ir pollution caused by war may be a major factor in the numbers of birth defects and cancers being reported in Iraq and other war zones, a study has suggested.
Human exposure to heavy metals and neurotoxicants from the explosion of bombs, bullets, and other ammunition affects not only those directly targeted by bombardments but also troops and people living near military bases, according to research published in the scientific journal Environmental Monitoring and Assessment.
Mozhgan Savabieasfahani, an Iranian toxicologist and lead author of the report, said “alarming” levels of lead were found in the “baby” or “deciduous” teeth of Iraqi children with birth defects, compared with similar teeth donated from Lebanese and Iranian children.
“Deciduous teeth from Iraqi children with birth defects had remarkably higher levels of Pb [lead],” she said during a recent visit to London. “Two Iraqi teeth had four times more Pb, and one tooth had as much as 50 times more Pb than samples from Lebanon and Iran.”
The study is important, because there has been scant research on how years of warfare across the Middle East have impacted local civilian populations, and data is hard to collect.
However, the few investigations that have been conducted suggest sharp increases in congenital birth defects, premature births, miscarriages and leukaemia cases in Iraq and other war zones, a finding supported by interviews with doctors.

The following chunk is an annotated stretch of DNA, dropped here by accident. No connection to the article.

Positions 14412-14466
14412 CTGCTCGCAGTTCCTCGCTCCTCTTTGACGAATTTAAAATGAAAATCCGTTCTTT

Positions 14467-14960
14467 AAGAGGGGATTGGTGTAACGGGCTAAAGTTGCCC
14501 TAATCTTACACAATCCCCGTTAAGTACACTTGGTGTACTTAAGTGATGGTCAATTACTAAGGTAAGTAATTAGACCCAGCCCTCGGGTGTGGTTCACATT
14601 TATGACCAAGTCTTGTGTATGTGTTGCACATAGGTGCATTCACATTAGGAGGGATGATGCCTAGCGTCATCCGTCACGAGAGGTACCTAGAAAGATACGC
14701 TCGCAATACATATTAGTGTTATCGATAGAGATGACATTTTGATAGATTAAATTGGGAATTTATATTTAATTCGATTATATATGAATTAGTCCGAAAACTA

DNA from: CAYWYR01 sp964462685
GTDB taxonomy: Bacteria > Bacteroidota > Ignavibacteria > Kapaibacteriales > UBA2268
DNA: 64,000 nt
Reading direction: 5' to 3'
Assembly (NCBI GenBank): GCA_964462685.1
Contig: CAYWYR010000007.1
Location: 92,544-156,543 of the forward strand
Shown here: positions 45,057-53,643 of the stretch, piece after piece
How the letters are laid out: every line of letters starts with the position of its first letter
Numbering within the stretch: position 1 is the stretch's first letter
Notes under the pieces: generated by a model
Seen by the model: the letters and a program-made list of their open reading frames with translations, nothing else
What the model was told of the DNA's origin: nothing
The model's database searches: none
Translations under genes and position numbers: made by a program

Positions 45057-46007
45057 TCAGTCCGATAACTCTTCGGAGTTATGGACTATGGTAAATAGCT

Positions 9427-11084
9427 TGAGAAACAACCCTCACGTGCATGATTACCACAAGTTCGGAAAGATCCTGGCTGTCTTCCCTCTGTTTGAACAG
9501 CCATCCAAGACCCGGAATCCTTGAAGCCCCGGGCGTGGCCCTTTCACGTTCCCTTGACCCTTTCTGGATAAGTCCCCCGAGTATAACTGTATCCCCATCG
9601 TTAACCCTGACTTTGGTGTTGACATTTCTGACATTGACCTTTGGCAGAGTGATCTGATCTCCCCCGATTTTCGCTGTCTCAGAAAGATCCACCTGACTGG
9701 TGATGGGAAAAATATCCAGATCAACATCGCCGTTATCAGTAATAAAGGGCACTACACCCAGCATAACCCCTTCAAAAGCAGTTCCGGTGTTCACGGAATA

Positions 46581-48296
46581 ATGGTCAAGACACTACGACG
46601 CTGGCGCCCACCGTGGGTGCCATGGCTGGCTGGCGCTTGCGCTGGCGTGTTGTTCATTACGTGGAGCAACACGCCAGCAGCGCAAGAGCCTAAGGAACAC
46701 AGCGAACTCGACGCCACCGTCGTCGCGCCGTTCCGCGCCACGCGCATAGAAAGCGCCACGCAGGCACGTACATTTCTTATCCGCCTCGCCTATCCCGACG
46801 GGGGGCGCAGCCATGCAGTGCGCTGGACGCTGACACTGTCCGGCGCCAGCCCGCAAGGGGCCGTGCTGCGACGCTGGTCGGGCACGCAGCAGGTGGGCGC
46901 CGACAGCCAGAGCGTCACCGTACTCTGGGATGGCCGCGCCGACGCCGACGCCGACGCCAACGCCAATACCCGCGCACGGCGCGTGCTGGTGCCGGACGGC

The study supports claims that the long-term health of many thousands of former US soldiers was devastated by air pollution caused by the unregulated burning of huge volumes of military waste in hundreds of open air “burn pits” during the Iraq war.
More than 85,000 US Iraq war veterans who have signed a government register have been diagnosed with respiratory and breathing problems, cancers, neurological diseases, depression and emphysema since returning from Iraq. About half have stated that they were exposed to the burn pits.
The toll among soldiers has been documented in testimonies given to the US Department of Veterans Affairs and in a new book, The Burn Pits, based on interviews with 500 veterans exposed to pollution. They record how foam, electronics, metal cans, rubber tyres, ammunition, explosives, human faeces, animal carcasses, batteries, asbestos insulation and heavy metal waste were doused in jet fuel and set on fire during the Iraq war.
What this article reports is appalling enough, but there is no mention of radioactive exposure through depleted uranium weapons, on the part of both Iraqis and veterans.